What Is Subrogation and How Does It Affect Personal Injury Settlements?
When a personal injury claim goes to court for trial, compensation can be recovered, whether through a settlement or verdict. This monetary settlement is intended to cover the damages and losses associated with a victim’s injuries and successive recovery. In cases of egregious negligence or serious injuries, additional compensation may be awarded for pain and suffering.
Although a victim’s settlement is recovered for them, there are portions also owed to other parties. In almost all cases, a portion of a settlement is paid to the representing law firm since most personal injury practices work on a contingency fee basis. This means they do not collect lawyer fees unless they prevail for their clients.
However, there are some cases in which a victim’s private health insurance carrier requires reimbursement for monies paid for their medical care following an accident. This reimbursement process is known as subrogation, which has the potential to impact on a victim’s personal injury recompense in a major way. Continue reading to learn more about subrogation and what to expect with your pending personal injury claim.
Subrogation and Health Insurance Carriers
Subrogation is an active process within various health insurance companies, both private and governmental. This includes private carriers such as Anthem Blue Cross and Blue Shield, as well as government organizations, such as Medicaid and Medicare. Separate from insurance carriers, subrogation can also apply to hospitals. Furthermore, governmental entities that are owed a refund can criminally penalize both the representing lawyer and their client if such payments are not made following a verdict or settlement in a client’s favor.
Identifying Subrogation Clauses in Your Policy
It is important to know whether or not your particular health insurance policy contains subrogation rights. To do this, pay close attention when reading over your health insurance policy contract. In exchange for a monthly premium, your health insurance carrier will pay your medical expenses and bills that exceed your deductible.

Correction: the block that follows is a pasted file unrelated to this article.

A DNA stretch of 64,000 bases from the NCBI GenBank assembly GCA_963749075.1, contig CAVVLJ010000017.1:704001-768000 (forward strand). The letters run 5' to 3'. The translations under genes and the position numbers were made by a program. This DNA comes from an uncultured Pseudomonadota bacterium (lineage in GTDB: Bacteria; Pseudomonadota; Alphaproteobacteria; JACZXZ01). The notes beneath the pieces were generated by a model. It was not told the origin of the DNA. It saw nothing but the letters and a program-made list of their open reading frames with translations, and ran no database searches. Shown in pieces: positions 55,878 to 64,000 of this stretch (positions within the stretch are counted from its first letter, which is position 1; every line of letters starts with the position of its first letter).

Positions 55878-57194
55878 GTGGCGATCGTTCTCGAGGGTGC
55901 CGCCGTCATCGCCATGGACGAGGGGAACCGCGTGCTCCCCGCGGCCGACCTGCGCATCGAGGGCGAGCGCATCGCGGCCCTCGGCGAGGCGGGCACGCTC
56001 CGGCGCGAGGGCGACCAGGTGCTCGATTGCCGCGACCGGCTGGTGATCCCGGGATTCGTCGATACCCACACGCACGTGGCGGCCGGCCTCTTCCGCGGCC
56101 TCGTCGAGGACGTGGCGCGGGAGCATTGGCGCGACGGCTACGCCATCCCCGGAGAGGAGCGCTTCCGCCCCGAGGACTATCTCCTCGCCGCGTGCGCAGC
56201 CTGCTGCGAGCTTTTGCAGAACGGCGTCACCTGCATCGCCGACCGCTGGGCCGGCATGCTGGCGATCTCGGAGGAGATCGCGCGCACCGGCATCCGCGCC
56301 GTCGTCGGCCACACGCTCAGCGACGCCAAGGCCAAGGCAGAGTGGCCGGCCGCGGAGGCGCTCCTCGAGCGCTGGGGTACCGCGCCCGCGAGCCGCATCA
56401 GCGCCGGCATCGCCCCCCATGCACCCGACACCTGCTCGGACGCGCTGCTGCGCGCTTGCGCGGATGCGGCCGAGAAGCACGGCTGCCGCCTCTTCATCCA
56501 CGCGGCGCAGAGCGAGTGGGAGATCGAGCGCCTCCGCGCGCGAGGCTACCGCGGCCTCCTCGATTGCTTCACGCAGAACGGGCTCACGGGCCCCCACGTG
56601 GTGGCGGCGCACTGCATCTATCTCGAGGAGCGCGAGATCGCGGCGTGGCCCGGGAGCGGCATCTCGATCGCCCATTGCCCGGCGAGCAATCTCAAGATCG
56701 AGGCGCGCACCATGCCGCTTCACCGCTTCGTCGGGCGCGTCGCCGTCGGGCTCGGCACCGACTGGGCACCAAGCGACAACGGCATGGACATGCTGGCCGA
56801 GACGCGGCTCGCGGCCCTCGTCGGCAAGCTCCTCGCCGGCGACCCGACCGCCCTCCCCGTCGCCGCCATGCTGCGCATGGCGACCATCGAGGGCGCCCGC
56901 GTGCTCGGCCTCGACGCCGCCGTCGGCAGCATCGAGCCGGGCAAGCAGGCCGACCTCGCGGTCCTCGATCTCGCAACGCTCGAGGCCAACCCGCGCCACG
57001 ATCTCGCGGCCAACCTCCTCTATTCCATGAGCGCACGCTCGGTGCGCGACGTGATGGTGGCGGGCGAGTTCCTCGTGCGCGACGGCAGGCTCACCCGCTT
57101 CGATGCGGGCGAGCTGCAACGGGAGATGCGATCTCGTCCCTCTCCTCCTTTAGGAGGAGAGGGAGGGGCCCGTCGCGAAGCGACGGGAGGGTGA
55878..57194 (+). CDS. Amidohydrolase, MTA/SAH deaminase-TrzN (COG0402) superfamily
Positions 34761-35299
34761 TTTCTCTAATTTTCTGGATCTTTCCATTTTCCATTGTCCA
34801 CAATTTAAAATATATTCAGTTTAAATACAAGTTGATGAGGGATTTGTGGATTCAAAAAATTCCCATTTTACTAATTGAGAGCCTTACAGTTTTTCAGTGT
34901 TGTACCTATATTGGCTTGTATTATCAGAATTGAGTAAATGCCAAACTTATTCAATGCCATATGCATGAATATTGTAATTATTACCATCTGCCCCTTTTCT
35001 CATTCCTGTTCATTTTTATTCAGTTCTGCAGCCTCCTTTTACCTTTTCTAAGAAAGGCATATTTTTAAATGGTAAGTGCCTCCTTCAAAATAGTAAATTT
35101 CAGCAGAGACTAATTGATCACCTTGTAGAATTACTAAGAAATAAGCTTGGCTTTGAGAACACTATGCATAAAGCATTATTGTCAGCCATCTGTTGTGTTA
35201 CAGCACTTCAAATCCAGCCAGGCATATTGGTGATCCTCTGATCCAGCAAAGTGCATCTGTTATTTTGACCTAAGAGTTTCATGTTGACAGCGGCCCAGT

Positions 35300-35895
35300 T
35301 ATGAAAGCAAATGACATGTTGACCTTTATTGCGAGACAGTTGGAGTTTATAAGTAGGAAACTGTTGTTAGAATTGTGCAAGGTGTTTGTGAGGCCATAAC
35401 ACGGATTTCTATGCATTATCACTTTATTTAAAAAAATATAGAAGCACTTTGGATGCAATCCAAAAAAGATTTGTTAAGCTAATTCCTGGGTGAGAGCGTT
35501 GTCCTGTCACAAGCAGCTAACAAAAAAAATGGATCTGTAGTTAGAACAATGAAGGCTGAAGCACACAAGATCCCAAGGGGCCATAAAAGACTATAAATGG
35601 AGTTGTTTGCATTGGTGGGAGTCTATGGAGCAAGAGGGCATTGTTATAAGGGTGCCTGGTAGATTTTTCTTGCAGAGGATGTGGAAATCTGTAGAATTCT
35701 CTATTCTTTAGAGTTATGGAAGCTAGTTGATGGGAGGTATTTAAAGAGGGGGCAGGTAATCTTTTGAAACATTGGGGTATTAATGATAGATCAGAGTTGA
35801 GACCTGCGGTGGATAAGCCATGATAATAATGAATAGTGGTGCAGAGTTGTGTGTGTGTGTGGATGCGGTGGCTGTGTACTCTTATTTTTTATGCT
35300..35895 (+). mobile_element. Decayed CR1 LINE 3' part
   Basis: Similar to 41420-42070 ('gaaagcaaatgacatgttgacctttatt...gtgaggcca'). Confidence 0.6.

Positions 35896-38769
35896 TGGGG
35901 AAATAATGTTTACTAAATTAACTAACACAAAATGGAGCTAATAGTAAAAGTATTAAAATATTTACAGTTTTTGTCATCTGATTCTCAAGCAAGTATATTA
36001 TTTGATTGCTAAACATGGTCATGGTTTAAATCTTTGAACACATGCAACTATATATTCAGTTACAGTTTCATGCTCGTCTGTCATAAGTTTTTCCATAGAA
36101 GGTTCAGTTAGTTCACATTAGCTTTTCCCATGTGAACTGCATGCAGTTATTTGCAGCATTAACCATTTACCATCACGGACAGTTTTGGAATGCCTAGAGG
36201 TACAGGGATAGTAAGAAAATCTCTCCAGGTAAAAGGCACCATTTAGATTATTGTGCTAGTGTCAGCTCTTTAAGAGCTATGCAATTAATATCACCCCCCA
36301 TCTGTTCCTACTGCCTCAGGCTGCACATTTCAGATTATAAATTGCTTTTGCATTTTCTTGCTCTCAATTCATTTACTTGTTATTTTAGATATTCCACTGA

However, many policies also contain a paragraph that discusses reimbursement for paid medical expenses and bills in the occasion that a member uses the extent of medical bills as a basis for a lawsuit, and subsequently collects reimbursement from a third party. This would be a subrogation clause.
An insurance carrier generally alerts a victim’s lawyer with a subrogation lien or claim letter, which provides a precise outline detailing the medical payments they are claiming a subrogation interest. Some states support to a “common fund” doctrine that essentially obligates insurance carriers to reduce their subrogation interests by the amount of fees paid by the victim to the lawyer. This is referred to as a “pro rata” payment, and not all states condone this principle.
Talk to Your Lawyer
If you are thinking about filing a personal injury claim, or currently awaiting a pending trial, it is important to discuss all of your questions and concerns with your trusted personal injury lawyer. They can guide you through the legal process from start to finish, and educate you on the details and likely outcomes of your case.
Source by Sarahbeth Kluzinski